What's at Steak?

24th March 2017

Laura Chapman, of Sarratt-based pasture-fed Native Beef, shares her secrets for cooking the perfect steak, and recommends a new cut that’s full of flavour…

Cooking steaks can be intimidating. A slow cooked meat dish is quite forgiving, but when it comes to steaks people are often afraid they will ruin them. Given the price of a prime steak that feels like an expensive mistake!

But it really needn’t be that hard. Or that expensive. Have you heard of Denver steaks and Flat Iron steaks? Cut from the blade area (around the shoulder) they tend to be around half the price of traditional English prime steaks, but with excellent eating quality. They were ‘discovered’ by butchers in the US looking for different ways to use the shoulder cuts. They are tender, and packed with flavour. They’re taking off in British restaurants now, and they’re great for home cooking, too.

The Flat Iron is so named because it is cut in the shape of an old fashioned iron. It is well marbled, tender and juicy, and best cooked medium rare to medium. It takes a marinade well, but it isn’t essential: it has enough flavour and a great texture without. I’m no cooking expert…but I do eat a lot of beef, and this method of cooking a Flat Iron steak always works for me.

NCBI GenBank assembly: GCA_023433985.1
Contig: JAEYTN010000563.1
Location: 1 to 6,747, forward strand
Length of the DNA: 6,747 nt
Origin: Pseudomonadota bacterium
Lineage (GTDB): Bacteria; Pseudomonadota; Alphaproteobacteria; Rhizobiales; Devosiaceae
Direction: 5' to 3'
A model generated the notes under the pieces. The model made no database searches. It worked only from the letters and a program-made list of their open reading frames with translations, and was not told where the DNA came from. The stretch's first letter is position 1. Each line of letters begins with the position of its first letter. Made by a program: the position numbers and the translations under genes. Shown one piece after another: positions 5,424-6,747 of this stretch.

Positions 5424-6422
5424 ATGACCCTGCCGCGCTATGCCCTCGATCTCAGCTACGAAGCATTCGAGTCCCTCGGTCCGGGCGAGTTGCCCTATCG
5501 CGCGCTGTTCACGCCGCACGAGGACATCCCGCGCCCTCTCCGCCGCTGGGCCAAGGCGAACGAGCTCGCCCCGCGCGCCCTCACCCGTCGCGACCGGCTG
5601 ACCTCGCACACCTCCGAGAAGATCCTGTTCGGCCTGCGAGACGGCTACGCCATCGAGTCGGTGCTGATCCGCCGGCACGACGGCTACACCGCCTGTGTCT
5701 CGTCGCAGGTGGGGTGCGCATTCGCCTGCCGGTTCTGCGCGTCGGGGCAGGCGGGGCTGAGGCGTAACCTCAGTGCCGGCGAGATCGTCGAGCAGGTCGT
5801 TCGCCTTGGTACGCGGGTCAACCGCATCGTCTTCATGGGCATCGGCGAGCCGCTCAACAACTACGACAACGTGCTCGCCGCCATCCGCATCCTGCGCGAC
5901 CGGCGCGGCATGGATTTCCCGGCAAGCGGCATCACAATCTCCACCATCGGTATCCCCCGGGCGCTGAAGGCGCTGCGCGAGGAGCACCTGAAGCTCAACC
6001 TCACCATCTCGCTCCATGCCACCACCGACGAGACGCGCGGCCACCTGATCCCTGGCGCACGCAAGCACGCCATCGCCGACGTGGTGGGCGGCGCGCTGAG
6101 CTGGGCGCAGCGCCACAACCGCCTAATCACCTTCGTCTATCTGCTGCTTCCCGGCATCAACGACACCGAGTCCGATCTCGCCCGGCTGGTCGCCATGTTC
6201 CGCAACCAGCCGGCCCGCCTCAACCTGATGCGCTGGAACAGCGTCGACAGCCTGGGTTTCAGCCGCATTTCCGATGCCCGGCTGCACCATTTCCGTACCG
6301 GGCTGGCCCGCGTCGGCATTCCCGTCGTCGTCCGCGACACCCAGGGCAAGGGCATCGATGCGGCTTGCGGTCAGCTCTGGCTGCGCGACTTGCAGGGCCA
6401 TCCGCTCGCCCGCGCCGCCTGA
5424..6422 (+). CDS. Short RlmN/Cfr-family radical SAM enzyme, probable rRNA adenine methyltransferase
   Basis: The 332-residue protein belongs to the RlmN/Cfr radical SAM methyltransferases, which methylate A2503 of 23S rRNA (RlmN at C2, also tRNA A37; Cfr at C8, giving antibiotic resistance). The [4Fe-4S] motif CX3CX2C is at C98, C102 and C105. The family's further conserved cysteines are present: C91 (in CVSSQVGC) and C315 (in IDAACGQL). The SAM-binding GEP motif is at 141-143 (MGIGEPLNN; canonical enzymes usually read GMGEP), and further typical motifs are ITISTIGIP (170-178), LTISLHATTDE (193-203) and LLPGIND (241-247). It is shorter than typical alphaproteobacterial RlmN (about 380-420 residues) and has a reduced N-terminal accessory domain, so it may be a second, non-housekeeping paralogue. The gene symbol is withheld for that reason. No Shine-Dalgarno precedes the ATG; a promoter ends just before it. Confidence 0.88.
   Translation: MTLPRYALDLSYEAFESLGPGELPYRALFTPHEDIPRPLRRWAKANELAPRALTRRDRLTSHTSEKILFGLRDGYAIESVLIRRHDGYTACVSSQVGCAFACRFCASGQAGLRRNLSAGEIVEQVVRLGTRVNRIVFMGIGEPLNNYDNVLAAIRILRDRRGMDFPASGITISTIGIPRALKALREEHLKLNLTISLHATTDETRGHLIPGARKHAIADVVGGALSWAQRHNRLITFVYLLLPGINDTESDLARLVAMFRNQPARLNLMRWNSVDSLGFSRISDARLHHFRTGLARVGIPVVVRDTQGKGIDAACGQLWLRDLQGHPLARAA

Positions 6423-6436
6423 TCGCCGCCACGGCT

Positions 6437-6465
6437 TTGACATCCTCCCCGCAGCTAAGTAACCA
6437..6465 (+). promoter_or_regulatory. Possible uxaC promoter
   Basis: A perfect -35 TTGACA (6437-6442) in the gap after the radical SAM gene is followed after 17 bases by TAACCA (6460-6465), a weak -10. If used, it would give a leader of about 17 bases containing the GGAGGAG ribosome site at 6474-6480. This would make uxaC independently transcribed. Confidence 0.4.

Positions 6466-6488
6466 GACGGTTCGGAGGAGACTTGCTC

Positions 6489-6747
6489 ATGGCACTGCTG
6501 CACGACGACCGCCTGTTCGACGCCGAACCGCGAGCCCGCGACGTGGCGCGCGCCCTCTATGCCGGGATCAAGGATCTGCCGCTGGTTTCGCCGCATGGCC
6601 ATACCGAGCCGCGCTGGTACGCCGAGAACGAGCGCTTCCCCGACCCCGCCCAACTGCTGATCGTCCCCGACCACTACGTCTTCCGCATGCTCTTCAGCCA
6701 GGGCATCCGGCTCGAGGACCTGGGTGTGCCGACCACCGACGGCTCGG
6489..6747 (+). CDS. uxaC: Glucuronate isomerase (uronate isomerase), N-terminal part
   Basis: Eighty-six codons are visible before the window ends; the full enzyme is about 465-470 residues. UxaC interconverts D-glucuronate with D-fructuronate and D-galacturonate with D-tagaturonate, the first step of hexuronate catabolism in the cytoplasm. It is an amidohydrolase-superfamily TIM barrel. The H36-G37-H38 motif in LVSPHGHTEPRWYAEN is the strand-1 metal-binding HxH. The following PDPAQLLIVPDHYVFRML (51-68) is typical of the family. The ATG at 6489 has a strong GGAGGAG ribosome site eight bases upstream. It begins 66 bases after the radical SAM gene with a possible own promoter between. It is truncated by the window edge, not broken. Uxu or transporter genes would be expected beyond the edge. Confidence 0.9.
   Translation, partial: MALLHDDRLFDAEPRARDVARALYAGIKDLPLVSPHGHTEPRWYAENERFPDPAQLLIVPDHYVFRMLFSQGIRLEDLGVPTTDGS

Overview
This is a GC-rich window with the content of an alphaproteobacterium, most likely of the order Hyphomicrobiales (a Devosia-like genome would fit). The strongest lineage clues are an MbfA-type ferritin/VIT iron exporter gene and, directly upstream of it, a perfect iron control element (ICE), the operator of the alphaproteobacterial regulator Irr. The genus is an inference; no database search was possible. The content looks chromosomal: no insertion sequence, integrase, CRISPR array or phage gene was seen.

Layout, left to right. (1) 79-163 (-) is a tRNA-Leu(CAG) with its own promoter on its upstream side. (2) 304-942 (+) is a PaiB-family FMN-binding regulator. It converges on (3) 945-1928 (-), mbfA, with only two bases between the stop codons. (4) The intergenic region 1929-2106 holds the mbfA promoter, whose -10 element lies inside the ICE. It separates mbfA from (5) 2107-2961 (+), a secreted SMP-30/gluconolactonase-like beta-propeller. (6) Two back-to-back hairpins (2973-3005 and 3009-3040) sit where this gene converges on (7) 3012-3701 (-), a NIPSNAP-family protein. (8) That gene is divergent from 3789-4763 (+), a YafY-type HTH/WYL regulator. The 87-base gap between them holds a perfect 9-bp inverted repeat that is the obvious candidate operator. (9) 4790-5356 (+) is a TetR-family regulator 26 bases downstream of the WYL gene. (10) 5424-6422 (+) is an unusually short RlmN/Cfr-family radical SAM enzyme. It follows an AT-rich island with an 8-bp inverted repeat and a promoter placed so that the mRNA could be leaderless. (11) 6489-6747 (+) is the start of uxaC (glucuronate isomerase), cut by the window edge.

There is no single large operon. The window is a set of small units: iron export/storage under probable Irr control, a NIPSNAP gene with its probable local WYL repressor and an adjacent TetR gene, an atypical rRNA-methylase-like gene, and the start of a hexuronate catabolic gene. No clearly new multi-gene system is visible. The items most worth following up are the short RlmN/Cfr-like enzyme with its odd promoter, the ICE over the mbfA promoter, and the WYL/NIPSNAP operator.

This technique works for the majority of steaks, in fact. A thick cut fillet might need to be started on a lower heat; a sirloin or ribeye might want to be cooked a little longer to let their wonderful fat melt. The best thing to do is to have a play, and see what techniques yield a steak as you like it. Nothing to be afraid of!

• Take the steak out of the fridge and out of its vacuum pack a good 20 minutes before cooking. This gives the meat fibres a chance to ‘relax’.

• Preheat a griddle pan or BBQ to high heat

• Dry the surface of the beef with a paper towel. Just before you put it in the pan, add some salt and pepper to season.

• Add to the hot griddle or BBQ. Allow the first side to brown, and then turn every couple of minutes for even cooking.

• For a 2cm thick steak it will take about three to three and a half minutes each side to get to medium rare.

• Once the steak is cooked to your preference, remove it from the pan and allow it to sit at room temperature for five to ten minutes before serving. This lets the fibres relax and juices run back into the steak.

• For best results cut into strips across the grain to serve.

• Serve as you like (my favourite is with salad and skinny fries). Flat iron also does well in strips in stir fry or fajitas.

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